Deliberate Disobedience and Contempt of Access Order
Godard v Godard, 2015 ONCA 568
This case deals with a mother’s appeal of an order by a motion judge that found her in contempt of an access order. It highlights a parent’s responsibility to do all that they can to have their child comply with an access order – that they must go beyond mere encouragement in order to avoid a contempt finding.
The appellant mother and respondent father were married in 1999. They separated in 2005 and have two children, I. and S. Post-separation, numerous temporary custody and access orders have been made.
In 2006, the mother was awarded interim custody of both children, and the father was granted access every second week. In 2010, a temporary order was made authorizing that I.’s residence would now be with the father, whilst S. remained with the mother. Since then, the mother has brought several unsuccessful motions to limit and terminate the father’s access to S.
In June 2014, the father brought a contempt motion, alleging that the mother had continuously deprived him of his weekend access. The court dismissed that motion, citing that the de facto access arrangements were different from the existing order. The court however, noted serious concerns about the mother’s alienating behavior. The court proceeded to make an order for summer access on the basis of agreed dates; but this order was not followed and the father did not have access to S. over the summer or on alternating weekends after the summer ended. The mother justified this situation by claiming that S. refused to see her father.
In October 2014, the father brought a motion for an order for specified access and an updated exchange protocol. In November 2014, the court made an order (on consent) that access shall be continued every second weekend, with drop-offs and pick-ups by the mother at the paternal grandparents’ home. The mother failed to comply with this order as well, and so the father brought a second contempt motion.
Motion Judge's Decision
Although the mother argued that she had tried her best to facilitate the father’s access, the motion judge was convinced beyond a reasonable doubt that she was in contempt of the November 2014 order.
The motion judge noted that the father last had access to S. in January 2014. He further noted that S. (who had recently turned 13 years of age) did not want to have access with her father, refused to see him, and believed that she could decide whether or not she maintained a relationship with him.
The motion judge then used the following three-part test for contempt, pursuant to G. (N.) c. Services aux enfants & adultes de Prescott-Russell (2006), 82 O.R. (3d) 669 (C.A.):
- the order that was breached must state clearly and unequivocally what should and should not be done;
- the party who disobeys the order must do so deliberately and willfully; and
- the evidence must show contempt beyond a reasonable doubt.
The motion judge found that the November 2014 order clearly and unequivocally set out the requirements and specificities of the access arrangement. Although the judge gave the mother the benefit of the doubt, he found that she had inappropriately left the decision of whether or not S. wanted to meet with her father up to the child. The judge held that the mother had deliberately renounced her parental authority on the access issue and was therefore convinced beyond a reasonable doubt that she was in contempt of the access order.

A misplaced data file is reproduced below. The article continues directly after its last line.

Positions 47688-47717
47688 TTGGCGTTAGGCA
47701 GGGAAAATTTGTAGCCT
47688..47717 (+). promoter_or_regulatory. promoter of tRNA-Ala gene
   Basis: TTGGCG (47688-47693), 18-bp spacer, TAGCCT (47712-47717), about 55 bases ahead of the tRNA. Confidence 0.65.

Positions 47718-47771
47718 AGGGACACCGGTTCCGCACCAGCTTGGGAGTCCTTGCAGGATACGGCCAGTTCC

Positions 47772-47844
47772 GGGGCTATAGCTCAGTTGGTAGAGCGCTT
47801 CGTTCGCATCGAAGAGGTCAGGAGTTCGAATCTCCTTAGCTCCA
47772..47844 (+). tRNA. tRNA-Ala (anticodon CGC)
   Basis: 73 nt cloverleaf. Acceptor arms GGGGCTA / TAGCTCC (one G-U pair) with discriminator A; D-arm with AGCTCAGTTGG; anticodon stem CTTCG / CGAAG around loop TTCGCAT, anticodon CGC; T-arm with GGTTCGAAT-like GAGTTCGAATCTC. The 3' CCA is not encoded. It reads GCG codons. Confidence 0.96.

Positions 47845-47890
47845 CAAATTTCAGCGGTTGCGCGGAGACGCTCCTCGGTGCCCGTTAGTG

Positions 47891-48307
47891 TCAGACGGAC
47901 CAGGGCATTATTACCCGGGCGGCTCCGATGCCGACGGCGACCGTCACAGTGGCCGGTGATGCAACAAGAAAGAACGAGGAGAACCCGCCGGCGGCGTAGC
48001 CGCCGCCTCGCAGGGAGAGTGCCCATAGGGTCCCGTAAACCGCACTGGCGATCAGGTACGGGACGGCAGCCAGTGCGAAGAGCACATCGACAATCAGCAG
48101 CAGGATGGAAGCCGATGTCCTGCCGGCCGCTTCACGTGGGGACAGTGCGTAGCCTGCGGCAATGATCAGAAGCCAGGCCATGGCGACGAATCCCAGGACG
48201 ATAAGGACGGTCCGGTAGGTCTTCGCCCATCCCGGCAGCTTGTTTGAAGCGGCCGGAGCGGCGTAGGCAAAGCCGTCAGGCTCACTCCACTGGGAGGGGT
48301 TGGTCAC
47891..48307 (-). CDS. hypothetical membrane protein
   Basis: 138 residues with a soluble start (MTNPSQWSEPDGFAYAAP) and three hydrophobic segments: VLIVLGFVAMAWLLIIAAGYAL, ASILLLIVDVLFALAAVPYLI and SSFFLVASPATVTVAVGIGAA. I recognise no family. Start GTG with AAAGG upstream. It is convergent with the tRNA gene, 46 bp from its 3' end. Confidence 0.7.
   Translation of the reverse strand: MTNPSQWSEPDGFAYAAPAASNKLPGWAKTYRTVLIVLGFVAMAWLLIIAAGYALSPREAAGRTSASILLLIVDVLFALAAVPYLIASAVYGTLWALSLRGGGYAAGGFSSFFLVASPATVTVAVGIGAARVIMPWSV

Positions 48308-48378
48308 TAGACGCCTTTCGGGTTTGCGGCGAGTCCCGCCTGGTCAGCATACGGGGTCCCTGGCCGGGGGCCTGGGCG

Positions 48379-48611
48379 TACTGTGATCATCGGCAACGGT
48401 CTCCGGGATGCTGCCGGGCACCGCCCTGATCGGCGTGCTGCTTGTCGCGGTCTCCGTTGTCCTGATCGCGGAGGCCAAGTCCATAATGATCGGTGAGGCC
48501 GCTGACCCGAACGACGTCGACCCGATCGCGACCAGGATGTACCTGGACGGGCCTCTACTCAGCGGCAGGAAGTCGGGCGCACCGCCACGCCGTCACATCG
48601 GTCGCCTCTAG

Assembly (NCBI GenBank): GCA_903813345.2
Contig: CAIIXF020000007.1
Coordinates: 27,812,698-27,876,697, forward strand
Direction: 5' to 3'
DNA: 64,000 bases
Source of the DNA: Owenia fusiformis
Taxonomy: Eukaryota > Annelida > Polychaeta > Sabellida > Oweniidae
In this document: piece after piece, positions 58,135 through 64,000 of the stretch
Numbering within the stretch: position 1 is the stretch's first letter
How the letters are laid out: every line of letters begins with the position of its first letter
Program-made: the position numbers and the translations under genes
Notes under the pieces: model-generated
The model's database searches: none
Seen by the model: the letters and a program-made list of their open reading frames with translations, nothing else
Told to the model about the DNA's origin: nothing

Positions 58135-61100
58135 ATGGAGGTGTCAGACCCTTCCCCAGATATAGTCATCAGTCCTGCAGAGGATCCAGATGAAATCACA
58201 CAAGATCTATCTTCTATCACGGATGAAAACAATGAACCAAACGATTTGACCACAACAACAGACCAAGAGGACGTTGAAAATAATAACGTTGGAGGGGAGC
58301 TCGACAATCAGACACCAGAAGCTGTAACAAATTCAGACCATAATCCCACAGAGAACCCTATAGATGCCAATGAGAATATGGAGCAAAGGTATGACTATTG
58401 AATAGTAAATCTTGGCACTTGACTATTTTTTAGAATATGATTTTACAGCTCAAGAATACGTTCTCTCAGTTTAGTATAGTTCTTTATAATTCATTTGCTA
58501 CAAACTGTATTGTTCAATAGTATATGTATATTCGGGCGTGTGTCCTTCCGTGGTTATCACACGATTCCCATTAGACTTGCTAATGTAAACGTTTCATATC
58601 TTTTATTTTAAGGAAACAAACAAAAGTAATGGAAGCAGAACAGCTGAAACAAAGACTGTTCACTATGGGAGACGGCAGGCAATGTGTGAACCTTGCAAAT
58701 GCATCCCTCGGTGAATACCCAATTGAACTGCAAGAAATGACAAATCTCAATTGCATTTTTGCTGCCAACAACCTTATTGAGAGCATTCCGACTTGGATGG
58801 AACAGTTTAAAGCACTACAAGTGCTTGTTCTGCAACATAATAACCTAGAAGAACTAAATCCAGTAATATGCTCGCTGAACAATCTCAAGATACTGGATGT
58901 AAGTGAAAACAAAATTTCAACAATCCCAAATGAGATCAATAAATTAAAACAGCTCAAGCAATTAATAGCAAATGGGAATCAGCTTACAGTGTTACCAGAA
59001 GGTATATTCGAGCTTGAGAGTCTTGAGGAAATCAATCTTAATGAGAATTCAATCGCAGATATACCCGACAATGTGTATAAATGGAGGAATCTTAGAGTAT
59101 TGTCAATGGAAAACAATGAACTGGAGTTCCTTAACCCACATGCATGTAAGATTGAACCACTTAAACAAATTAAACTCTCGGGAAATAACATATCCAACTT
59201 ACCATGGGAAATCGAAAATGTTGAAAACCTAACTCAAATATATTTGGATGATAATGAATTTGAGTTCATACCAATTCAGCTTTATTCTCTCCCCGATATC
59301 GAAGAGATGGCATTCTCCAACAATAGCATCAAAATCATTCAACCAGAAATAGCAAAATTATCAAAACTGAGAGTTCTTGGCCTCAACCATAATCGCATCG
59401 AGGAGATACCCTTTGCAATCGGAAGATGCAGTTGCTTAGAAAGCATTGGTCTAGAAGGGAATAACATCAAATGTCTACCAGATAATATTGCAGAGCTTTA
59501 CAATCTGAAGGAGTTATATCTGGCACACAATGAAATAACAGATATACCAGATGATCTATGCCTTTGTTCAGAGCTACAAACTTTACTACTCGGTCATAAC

The motion judge further noted that there were several options available to the mother, short of physical force, and stated that if she had used these measures to encourage S. to comply with the access order (whether successfully or not), she would have likely not been found in contempt of the court order.
On appeal, the mother argued that there were various alternate remedies available to the motion judge, and that his finding of contempt was inappropriate and too extreme. The Court of Appeal rejected this argument; finding that the motion judge acknowledged the exceptional nature of contempt findings in family law, and was aware that such findings must be made sparingly and as a last resort. The Court of Appeal held that the mother’s history of trying to limit and terminate the father’s access to S. was enough to warrant a finding of contempt.
The mother further argued that there was insufficient proof to satisfy the motion judge beyond a reasonable doubt that she was willfully in contempt of the access order. She asserted that once the judge accepted that she had made an effort to encourage access, it was then inconsistent to find deliberate disobedience of the order. The Court of Appeal disagreed with this argument; holding that although a child’s wishes are an important factor, once a court has found access to be in that child’s best interests, a parent cannot leave the decision to comply with the order up to the child.
The Court of Appeal further stated that a parent has a positive obligation to ensure that a child who resists contact with their access parent complies with the access order. The court noted that although parents are not required to do the impossible in order to avoid a contempt finding, they must do all that they reasonably can.
In this case, the Court of Appeal held that the motion judge inferred willful disobedience of the access order from the mother’s failure to do all that she, as a normal parental authority, reasonably ought to have – that it was clear that she took no further steps, and did not go beyond mere encouragement.
The Court of Appeal held that there was sufficient evidence to support the motion judge’s finding that the mother essentially (and inappropriately) left the decision to comply with the access order up to the child. The court concluded that the motion judge was right in concluding that deliberate and willful disobedience had been established beyond a reasonable doubt, and consequently dismissed the mother’s appeal.